Maryland Change

Maryland - Ready For an Investment Change

Maryland Change

No this is not a political campaign slogan, but more of a realization. The Baltimore Sun recently published an article highlighting the recent popularity of passive investing and how some of the biggest Baltimore based money managers are dealing with the situation.

T. Rowe Price and Legg Mason are two well-known investment companies whose primary revenue is based off of actively managed investment strategies. Given the recent rise in passive investing, especially after the most recent financial crisis, they are now looking for new ways to maintain their share of investor assets.

Legg Mason has taken the approach of offering more “exotic” investment options based in the wide world of alternative investments. Terms like “unconstrained bond fund” or “absolute return” are becoming part of the norm in investment strategies, but with little evidence to support their role in an investor’s portfolio.

In fact, the Maryland pension system has called into question their own investment strategy, which has also heavily relied on the alternative investment universe, in attempts to deliver better performance than the overall market. We have been tracking Maryland’s public pension since 1987 in our Pension Gate initiative. Unfortunately, Maryland has been one of the worst performing states in the entire country. The two charts below give a visual indication of Maryland’s performance, among other states, stacked against a handful of IFA Index Portfolios for the 13 year period ending 06/30/2013.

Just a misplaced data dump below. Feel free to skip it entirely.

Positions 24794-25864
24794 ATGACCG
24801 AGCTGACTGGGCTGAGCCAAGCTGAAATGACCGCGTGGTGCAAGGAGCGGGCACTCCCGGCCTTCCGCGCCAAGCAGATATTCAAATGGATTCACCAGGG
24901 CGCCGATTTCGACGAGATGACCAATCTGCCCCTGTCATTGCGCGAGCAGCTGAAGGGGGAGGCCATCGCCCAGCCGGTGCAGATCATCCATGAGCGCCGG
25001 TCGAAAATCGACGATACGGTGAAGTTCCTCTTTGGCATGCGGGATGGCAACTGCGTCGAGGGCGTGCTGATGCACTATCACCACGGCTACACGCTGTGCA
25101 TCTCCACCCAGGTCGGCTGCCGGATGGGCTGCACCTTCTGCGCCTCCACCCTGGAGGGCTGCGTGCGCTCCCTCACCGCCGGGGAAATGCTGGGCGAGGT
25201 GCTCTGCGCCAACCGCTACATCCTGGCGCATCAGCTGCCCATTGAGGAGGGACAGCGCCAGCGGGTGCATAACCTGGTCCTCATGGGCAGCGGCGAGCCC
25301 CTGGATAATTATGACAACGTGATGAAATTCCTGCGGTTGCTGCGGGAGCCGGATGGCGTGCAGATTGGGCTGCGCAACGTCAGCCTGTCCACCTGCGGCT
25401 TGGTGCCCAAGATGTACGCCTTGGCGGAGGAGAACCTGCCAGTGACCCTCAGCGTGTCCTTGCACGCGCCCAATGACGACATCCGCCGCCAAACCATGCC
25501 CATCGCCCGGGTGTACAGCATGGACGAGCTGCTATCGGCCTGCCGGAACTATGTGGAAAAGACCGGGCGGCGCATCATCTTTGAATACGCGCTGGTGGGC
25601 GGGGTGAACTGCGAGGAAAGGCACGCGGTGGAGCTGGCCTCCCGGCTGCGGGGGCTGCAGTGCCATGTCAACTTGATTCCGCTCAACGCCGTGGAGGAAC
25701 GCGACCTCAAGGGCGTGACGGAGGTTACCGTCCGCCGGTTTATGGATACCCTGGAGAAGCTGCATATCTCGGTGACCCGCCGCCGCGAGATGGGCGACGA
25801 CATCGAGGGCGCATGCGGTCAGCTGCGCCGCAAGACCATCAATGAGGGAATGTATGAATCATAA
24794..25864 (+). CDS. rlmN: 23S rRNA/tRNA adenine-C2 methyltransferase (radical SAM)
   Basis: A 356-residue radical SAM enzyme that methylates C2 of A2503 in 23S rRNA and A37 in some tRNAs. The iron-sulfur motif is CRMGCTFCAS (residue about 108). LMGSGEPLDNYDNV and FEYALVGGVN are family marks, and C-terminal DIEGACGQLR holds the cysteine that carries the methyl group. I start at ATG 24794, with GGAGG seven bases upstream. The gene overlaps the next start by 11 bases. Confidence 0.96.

While their performance has been less than stellar, to say the least, their portfolio managers are not complaining a bit. The $45.4 billion retirement system paid a whopping $329 million in fees in 2014.

IFA has obviously applauded the recent rise in passive investing. In 2014, investors pulled $52 billion out of actively managed funds and invested $148 billion into passively managed funds. As of the end of May, investors have pulled $16 billion from actively managed funds and invested $94 billion into passively managed funds this year.

Although the flows into passive investment strategies have been quite impressive, the war will wage on well into the future. The active investment world still makes up the large majority (approximately 85% as reported by the Investment Company Institute) of investors’ portfolios. While investment companies within its borders are going to try to sell more toxic options to investors, Maryland should look to follow California’s lead onto greener pastures.